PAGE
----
The news that a plane had crashed in the French Alps three days ago was shocking on its own, but all day I felt uneasy about it, wondering what it was that could have gone so terribly wrong. If it wasn’t a terrorist attack (admittedly, my first thought), then why would the pilots not have sent a distress call? Of course, now it appears that the plane was deliberately sent into the mountainside by the co-pilot, for reasons nobody seems to be able to fathom.
I don’t really like to travel by plane. I’m not one to panic from the moment I get on until the plane lands, but if there are other ways to get somewhere, I’d really rather not fly. I know that statistically, flying is very safe, but I still feel anxious about it. Stories like this don’t help! Perhaps I can take a little comfort that the aviation industry is reacting to this event by changing security in the cockpit, but this also reminded me of a conversation the Handsome Sidekick and I had recently.
We were watching the first series of Black Sails, which follows the stories of pirates – both real and fictional – in the early eighteenth century. Their lives are brutally violent, dangerous, and unpredictable. Most of what happens around them is out of their control. They must face horrendous weather, risk to their lives and livelihoods, and potential treachery. I was often on the edge of my seat, wondering how things would play out. It’s a really great show, and I’m looking forward to getting the second series when it’s released here. Mostly, while watching it, I was struck by the ways in which our lives today are different from theirs.
“They used to take such risks, didn’t they?” I said to the Handsome Sidekick. “I mean, they didn’t necessarily live very long… people must have died all the time, not just from accidents but also from disease and infections.”
“Absolutely,” he agreed, “just think if you’d have been shot while out at sea…”
“But there is a sense within the characters that life was there to be grabbed with both hands,” I said. “Like you really lived, because you weren’t sure how long you had. We’re so careful nowadays. We’re so risk-averse, but what’s the point of living a long life if it’s really dull?”
I’m not saying I want to run away and become a pirate. I don’t even want to become a legitimate sailor – my feeling about boats is similar to my sentiments about planes. And I also don’t want to romanticise too much the kinds of lives they had. I also wonder if they were given the kinds of opportunities to avoid pain and disease as we are, whether they would have taken them (my guess is: probably.) So in our modern world, when we’re given the chance to avoid making a costly mistake again, we take it. That’s part of what has made humans such a very successful species. What if the pendulum has swung too far, though? That we’re so careful trying to make sure nothing terrible happens to us, that nothing amazing happens to us, either? I mean, consider this family in the US, who have been investigated by Child Protection Services because the parents let their children walk home from the park. Just how far do we allow public safety to go?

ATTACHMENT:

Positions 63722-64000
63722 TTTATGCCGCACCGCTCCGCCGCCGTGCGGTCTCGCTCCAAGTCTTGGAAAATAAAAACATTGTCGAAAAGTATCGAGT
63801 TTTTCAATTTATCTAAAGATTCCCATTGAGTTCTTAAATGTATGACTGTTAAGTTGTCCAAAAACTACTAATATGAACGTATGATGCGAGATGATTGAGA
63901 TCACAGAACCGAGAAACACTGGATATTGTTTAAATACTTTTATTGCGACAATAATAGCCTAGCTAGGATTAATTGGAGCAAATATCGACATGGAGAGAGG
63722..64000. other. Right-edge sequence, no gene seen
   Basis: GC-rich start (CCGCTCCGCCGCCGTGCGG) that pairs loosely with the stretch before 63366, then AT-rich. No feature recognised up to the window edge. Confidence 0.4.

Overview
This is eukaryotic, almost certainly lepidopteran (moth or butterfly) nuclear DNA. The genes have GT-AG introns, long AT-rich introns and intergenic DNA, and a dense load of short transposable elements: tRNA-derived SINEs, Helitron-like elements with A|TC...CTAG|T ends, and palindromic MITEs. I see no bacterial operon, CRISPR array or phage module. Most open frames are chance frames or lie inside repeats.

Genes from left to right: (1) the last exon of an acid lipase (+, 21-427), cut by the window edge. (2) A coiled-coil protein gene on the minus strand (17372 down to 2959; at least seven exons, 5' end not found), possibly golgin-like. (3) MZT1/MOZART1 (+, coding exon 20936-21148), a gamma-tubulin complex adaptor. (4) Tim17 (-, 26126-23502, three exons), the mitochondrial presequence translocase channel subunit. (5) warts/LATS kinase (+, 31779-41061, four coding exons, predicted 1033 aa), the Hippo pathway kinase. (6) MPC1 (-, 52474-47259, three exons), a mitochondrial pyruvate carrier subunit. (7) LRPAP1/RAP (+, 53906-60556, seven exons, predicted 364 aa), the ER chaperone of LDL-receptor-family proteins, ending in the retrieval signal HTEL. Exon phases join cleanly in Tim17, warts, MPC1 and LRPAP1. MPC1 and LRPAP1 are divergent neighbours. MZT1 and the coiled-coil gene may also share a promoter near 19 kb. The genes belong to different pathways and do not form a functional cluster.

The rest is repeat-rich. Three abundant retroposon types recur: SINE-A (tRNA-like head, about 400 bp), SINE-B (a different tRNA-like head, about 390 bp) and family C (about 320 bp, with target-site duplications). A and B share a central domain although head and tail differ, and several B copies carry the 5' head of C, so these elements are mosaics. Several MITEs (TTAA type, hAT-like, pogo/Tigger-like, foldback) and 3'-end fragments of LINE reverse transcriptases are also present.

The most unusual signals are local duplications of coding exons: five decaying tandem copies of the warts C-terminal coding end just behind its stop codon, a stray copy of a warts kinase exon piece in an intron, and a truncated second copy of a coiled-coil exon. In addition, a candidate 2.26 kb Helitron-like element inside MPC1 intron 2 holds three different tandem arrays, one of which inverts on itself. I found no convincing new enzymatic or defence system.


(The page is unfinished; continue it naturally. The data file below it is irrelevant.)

It would be foolhardy to begin to foster a mentality whereby we simply ignore risk, and by all means, I welcome the thought of making air travel safer. But the way in which accidents, or apparent acts of violence like this are reported and shared also makes me wonder if we’re just perpetuating the fear more than is necessary. No doubt this event is going to dissuade people from flying, in the same way that terrorist attacks put people off from travelling. We’re so worried about accident prevention that we forget it’s just what they are: accidents. Sure, we need to make changes where we can, but we need to understand that not every eventuality can be imagined, and that most of the time, it comes down to luck.
But then, on an individual level, what happens? If I lived in the age of piracy, no doubt I would have been terrified most of the time and just try to get by, perhaps making some money on the side. Such a dangerous and potentially brief life doesn’t allow for a whole lot of contemplation, so I don’t know that I’d be willing to give up my safe, comfortable existence for something like that. And although all those who died on Flight 4U 9525 were strangers to me, I hope that we might be able to ensure that nobody else has to die in this way. How terrifying, knowing that you are about to crash, and that you can do nothing about it.
Is there a middle-ground, though? We are appalled at violence and we recoil from disasters. We resent grief and death. However, just like learning from our mistakes, all of these are aspects of being human, too. We can’t avoid any of them, without losing part of our humanity. Perhaps as well as looking to prevent the darkness from taking over, we also need to learn how to live with it.